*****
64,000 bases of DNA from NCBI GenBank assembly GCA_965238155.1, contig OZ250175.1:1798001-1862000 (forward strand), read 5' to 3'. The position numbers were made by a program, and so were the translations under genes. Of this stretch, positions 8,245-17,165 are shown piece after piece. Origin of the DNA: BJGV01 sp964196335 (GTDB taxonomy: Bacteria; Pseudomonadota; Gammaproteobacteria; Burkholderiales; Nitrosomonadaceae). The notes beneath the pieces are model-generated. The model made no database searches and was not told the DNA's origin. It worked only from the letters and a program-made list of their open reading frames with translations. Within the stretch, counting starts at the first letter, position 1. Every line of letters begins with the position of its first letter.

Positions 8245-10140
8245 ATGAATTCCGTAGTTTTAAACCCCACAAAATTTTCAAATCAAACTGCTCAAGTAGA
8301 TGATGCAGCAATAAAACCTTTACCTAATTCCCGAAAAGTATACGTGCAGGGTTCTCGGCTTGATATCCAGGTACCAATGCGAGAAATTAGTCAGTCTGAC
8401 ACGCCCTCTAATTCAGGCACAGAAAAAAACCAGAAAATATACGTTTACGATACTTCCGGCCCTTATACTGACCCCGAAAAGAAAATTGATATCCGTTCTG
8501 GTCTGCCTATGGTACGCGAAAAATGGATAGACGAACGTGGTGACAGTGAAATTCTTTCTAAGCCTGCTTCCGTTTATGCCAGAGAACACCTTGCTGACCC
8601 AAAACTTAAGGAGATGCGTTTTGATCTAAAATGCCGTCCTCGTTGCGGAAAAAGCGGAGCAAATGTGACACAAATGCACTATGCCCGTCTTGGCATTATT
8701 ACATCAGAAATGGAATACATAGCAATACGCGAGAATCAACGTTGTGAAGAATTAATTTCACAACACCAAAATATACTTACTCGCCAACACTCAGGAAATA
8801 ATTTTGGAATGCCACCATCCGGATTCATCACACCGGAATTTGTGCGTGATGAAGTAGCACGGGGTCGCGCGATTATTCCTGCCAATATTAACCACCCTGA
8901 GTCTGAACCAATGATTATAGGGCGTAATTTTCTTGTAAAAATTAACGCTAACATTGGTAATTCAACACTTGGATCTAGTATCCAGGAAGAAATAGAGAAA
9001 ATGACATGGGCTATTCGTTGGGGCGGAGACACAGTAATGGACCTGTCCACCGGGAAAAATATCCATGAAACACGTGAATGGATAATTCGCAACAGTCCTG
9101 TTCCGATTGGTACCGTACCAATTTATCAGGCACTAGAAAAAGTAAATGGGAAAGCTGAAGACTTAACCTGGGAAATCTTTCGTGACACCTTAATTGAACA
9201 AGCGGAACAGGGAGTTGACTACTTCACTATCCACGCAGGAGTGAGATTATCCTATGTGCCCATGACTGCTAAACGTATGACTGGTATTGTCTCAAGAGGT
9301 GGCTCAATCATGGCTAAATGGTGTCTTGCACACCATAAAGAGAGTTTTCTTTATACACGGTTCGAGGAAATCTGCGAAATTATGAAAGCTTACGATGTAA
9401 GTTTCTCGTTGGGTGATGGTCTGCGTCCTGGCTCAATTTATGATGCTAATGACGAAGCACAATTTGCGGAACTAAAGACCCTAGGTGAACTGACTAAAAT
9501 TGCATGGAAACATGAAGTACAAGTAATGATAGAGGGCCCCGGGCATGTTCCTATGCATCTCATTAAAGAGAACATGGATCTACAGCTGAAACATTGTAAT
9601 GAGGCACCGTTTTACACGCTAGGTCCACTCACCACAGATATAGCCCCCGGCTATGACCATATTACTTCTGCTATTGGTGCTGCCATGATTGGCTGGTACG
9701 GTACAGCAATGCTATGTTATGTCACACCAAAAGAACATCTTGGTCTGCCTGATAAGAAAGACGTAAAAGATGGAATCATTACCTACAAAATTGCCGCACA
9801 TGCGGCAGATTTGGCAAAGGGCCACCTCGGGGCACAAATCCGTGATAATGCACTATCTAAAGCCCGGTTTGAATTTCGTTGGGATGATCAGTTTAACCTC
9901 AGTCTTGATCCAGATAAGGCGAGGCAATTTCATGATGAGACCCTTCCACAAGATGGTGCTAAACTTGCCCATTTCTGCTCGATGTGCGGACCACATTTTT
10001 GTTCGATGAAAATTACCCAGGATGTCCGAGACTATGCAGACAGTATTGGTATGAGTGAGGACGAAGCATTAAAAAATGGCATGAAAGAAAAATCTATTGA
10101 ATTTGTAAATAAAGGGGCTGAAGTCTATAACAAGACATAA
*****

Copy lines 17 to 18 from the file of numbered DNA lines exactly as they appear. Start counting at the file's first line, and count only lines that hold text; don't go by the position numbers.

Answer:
9601 GAGGCACCGTTTTACACGCTAGGTCCACTCACCACAGATATAGCCCCCGGCTATGACCATATTACTTCTGCTATTGGTGCTGCCATGATTGGCTGGTACG
9701 GTACAGCAATGCTATGTTATGTCACACCAAAAGAACATCTTGGTCTGCCTGATAAGAAAGACGTAAAAGATGGAATCATTACCTACAAAATTGCCGCACA